## Keywords

Shadows, depth, Bayesian decision theory, ecological statistics

## Abstract

When an object casts a shadow on a background surface, the offset of the shadow can be a compelling cue to the relative depth between the object and the background (e.g., Kersten *et al* 1996, Fig. 1). Cavanagh *et al* (2021) found that, at least for small shadow offsets, perceived depth scales almost linearly with shadow offset. Here we ask whether this finding can be understood quantitatively in terms of Bayesian decision theory.

Estimating relative depth from shadow offset is complicated by the fact that the shadow offset is co-determined by the slant of the light source relative to the background. Since this is often difficult or impossible to estimate directly, the observer must employ priors for both the relative depth and the light source slant. To establish an ecological prior for relative depth, we employed the SYNS dataset (Adams *et al*., 2016) and the methods of Ehinger *et al* (2017) to measure the distribution of relative depths at depth edges near the horizon (Fig. 2). Lacking comparable empirical statistics for illumination slant, we considered two possible distributions: A zero-parameter uniform distribution, and a two-parameter beta distribution.

To model the human data, we assumed that the visual system makes use of these priors and the observed shadow offset to minimize expected squared error in perceived relative depth. Fig. 3 shows that while the empirical depth prior brings the model into the range of the human data, a flat illumination prior predicts a more compressive scaling than observed. Fitting a beta distribution to minimize weighted squared deviation between human and optimal depth judgements corrects this deviation, and predicts a broadly peaked distribution over illumination slant, peaking at 37.4 deg away from the surface normal (Fig. 4). We will discuss possible ecological explanations for this illumination prior.

## Start Date

12-5-2022 2:00 PM

## End Date

12-5-2022 2:25 PM

A Bayesian Account of Depth from Shadow

When an object casts a shadow on a background surface, the offset of the shadow can be a compelling cue to the relative depth between the object and the background (e.g., Kersten *et al* 1996, Fig. 1). Cavanagh *et al* (2021) found that, at least for small shadow offsets, perceived depth scales almost linearly with shadow offset. Here we ask whether this finding can be understood quantitatively in terms of Bayesian decision theory.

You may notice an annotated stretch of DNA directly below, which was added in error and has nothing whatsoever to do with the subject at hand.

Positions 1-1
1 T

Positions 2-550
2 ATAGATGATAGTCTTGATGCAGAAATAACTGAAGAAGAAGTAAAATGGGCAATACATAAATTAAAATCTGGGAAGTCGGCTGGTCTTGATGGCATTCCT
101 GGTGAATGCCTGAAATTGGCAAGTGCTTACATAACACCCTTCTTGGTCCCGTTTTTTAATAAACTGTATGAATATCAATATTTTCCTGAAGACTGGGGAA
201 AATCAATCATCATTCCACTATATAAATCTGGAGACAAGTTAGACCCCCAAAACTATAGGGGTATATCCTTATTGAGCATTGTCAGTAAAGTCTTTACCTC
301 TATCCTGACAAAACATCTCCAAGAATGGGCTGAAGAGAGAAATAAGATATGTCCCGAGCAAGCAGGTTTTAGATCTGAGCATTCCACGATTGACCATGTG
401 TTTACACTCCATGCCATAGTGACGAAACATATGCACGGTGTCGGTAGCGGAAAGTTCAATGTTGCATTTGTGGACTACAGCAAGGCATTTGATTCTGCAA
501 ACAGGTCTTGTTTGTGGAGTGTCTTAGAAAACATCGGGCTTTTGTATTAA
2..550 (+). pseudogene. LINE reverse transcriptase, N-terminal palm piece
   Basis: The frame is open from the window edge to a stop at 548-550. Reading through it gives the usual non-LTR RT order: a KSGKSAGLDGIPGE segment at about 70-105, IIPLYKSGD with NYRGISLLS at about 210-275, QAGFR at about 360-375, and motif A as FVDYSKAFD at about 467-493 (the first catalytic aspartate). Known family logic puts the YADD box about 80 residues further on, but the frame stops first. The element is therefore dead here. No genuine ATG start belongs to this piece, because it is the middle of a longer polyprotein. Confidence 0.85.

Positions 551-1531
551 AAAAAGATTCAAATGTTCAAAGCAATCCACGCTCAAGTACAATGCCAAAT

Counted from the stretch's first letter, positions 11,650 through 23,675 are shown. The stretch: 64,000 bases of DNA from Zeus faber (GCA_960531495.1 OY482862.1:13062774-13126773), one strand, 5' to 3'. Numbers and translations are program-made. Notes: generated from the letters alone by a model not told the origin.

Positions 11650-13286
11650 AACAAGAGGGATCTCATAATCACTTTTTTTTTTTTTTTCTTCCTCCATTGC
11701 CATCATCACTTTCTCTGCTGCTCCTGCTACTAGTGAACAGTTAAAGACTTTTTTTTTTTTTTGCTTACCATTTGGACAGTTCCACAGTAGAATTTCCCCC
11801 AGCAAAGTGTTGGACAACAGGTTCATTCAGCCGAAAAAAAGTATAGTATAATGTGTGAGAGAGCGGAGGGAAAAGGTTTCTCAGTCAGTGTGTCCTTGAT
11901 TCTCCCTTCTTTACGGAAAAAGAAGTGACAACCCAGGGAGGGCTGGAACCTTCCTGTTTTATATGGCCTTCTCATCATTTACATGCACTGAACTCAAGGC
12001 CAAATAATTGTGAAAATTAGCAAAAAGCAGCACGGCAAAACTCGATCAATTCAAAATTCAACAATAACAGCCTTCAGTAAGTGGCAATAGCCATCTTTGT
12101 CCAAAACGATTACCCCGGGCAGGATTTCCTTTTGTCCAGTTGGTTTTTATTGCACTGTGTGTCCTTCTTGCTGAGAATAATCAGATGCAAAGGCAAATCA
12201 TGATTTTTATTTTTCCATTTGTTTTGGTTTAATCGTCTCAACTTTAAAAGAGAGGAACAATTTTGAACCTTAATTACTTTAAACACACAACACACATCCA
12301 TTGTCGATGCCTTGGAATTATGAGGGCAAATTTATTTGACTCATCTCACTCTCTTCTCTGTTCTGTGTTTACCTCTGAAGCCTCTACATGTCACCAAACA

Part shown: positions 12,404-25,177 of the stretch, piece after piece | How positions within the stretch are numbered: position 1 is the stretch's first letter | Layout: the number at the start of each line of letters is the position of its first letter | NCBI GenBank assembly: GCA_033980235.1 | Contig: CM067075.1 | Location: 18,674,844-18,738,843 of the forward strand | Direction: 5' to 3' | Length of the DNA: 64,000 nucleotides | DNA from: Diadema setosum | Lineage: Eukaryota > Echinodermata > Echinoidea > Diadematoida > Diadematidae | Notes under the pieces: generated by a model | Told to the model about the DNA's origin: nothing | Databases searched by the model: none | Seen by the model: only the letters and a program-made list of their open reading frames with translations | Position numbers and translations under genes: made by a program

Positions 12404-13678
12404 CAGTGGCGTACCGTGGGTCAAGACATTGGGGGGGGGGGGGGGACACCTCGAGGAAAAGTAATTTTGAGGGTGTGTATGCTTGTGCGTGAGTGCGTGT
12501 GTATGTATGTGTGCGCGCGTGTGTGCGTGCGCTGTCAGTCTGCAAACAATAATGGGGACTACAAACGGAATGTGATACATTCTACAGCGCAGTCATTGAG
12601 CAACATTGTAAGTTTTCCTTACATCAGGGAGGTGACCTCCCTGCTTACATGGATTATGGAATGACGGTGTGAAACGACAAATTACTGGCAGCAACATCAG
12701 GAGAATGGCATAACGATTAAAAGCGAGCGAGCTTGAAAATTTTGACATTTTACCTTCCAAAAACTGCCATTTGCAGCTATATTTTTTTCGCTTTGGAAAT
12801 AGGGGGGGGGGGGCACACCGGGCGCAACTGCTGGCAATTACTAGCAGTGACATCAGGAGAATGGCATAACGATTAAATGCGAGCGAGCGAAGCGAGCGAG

Estimating relative depth from shadow offset is complicated by the fact that the shadow offset is co-determined by the slant of the light source relative to the background. Since this is often difficult or impossible to estimate directly, the observer must employ priors for both the relative depth and the light source slant. To establish an ecological prior for relative depth, we employed the SYNS dataset (Adams *et al*., 2016) and the methods of Ehinger *et al* (2017) to measure the distribution of relative depths at depth edges near the horizon (Fig. 2). Lacking comparable empirical statistics for illumination slant, we considered two possible distributions: A zero-parameter uniform distribution, and a two-parameter beta distribution.

To model the human data, we assumed that the visual system makes use of these priors and the observed shadow offset to minimize expected squared error in perceived relative depth. Fig. 3 shows that while the empirical depth prior brings the model into the range of the human data, a flat illumination prior predicts a more compressive scaling than observed. Fitting a beta distribution to minimize weighted squared deviation between human and optimal depth judgements corrects this deviation, and predicts a broadly peaked distribution over illumination slant, peaking at 37.4 deg away from the surface normal (Fig. 4). We will discuss possible ecological explanations for this illumination prior.